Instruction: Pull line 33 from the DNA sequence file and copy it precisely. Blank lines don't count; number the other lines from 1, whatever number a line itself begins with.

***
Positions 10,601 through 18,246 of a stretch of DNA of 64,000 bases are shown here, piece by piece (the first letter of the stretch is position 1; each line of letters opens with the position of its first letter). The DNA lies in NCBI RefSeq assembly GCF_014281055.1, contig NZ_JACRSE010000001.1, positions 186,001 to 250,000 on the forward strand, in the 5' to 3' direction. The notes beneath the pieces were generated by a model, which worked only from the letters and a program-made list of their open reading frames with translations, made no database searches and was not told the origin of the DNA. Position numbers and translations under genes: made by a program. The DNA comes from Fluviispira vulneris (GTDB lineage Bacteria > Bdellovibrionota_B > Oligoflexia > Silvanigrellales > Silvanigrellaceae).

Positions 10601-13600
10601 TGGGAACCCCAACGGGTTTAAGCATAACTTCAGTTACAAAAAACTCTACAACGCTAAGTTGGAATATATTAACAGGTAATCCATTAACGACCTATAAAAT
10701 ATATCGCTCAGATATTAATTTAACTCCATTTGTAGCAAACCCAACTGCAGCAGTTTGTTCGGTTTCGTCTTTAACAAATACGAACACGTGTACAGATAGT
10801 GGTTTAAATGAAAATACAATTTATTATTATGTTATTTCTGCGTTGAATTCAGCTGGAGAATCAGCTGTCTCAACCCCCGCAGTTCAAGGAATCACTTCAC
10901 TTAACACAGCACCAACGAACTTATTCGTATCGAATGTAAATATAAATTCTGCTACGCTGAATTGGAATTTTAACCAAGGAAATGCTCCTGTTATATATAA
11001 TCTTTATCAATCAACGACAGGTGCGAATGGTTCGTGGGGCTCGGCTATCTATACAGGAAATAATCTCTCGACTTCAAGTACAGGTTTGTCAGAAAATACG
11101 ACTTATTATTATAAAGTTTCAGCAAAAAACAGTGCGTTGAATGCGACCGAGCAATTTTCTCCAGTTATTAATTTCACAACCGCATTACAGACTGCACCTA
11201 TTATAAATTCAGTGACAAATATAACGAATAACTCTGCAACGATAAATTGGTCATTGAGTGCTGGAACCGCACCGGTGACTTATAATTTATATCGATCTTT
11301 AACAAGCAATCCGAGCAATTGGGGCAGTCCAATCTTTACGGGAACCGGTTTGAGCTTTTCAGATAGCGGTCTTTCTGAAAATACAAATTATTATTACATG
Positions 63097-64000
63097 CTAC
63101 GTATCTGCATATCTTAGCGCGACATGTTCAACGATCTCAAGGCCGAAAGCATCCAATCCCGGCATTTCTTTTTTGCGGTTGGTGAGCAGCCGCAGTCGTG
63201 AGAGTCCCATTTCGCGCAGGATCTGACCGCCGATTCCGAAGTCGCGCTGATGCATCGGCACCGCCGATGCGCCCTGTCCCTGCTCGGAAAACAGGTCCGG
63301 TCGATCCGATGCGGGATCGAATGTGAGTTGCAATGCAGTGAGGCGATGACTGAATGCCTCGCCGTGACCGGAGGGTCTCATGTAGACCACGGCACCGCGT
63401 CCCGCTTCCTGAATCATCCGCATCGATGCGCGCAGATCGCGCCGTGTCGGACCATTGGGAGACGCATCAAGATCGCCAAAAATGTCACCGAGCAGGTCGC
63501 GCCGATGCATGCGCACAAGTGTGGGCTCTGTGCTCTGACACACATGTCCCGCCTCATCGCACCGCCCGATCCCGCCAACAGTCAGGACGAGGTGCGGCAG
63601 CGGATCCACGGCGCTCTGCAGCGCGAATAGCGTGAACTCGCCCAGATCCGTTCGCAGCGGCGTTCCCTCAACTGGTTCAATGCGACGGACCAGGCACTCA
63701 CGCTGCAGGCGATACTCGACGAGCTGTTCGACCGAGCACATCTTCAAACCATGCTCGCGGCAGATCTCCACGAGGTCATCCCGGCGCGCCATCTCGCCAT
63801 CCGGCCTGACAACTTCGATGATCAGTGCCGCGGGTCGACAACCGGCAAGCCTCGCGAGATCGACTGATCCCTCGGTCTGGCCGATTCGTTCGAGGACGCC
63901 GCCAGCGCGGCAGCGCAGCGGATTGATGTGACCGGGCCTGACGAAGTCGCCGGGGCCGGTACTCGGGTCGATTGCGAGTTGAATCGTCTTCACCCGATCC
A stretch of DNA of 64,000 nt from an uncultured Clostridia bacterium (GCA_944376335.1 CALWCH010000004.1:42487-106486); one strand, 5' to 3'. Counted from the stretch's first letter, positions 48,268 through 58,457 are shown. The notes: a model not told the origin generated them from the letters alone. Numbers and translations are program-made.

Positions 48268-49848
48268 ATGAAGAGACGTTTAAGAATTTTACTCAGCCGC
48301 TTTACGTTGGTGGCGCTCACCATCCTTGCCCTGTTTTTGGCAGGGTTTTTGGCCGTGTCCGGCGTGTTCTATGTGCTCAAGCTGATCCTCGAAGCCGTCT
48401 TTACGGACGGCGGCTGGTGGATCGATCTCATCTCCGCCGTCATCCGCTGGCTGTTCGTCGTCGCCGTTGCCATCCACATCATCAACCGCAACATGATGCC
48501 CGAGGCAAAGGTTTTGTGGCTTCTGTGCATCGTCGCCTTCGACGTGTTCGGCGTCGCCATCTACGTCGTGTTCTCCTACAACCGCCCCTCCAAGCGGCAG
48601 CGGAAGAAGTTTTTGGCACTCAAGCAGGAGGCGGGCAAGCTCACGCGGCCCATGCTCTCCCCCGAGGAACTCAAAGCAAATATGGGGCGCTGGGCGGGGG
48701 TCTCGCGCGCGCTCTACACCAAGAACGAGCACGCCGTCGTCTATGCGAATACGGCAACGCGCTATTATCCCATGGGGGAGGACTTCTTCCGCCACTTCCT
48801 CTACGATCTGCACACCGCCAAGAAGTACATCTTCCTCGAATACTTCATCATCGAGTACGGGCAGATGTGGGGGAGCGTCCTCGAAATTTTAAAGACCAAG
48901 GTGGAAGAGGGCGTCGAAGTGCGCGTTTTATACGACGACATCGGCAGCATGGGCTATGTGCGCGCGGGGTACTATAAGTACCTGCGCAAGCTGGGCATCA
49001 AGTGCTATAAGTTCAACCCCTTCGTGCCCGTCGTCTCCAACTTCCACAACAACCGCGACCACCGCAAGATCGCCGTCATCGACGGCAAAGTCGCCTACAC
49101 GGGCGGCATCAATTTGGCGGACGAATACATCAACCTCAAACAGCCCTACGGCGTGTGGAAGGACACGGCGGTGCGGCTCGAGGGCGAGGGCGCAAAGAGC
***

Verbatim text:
49101 GGGCGGCATCAATTTGGCGGACGAATACATCAACCTCAAACAGCCCTACGGCGTGTGGAAGGACACGGCGGTGCGGCTCGAGGGCGAGGGCGCAAAGAGC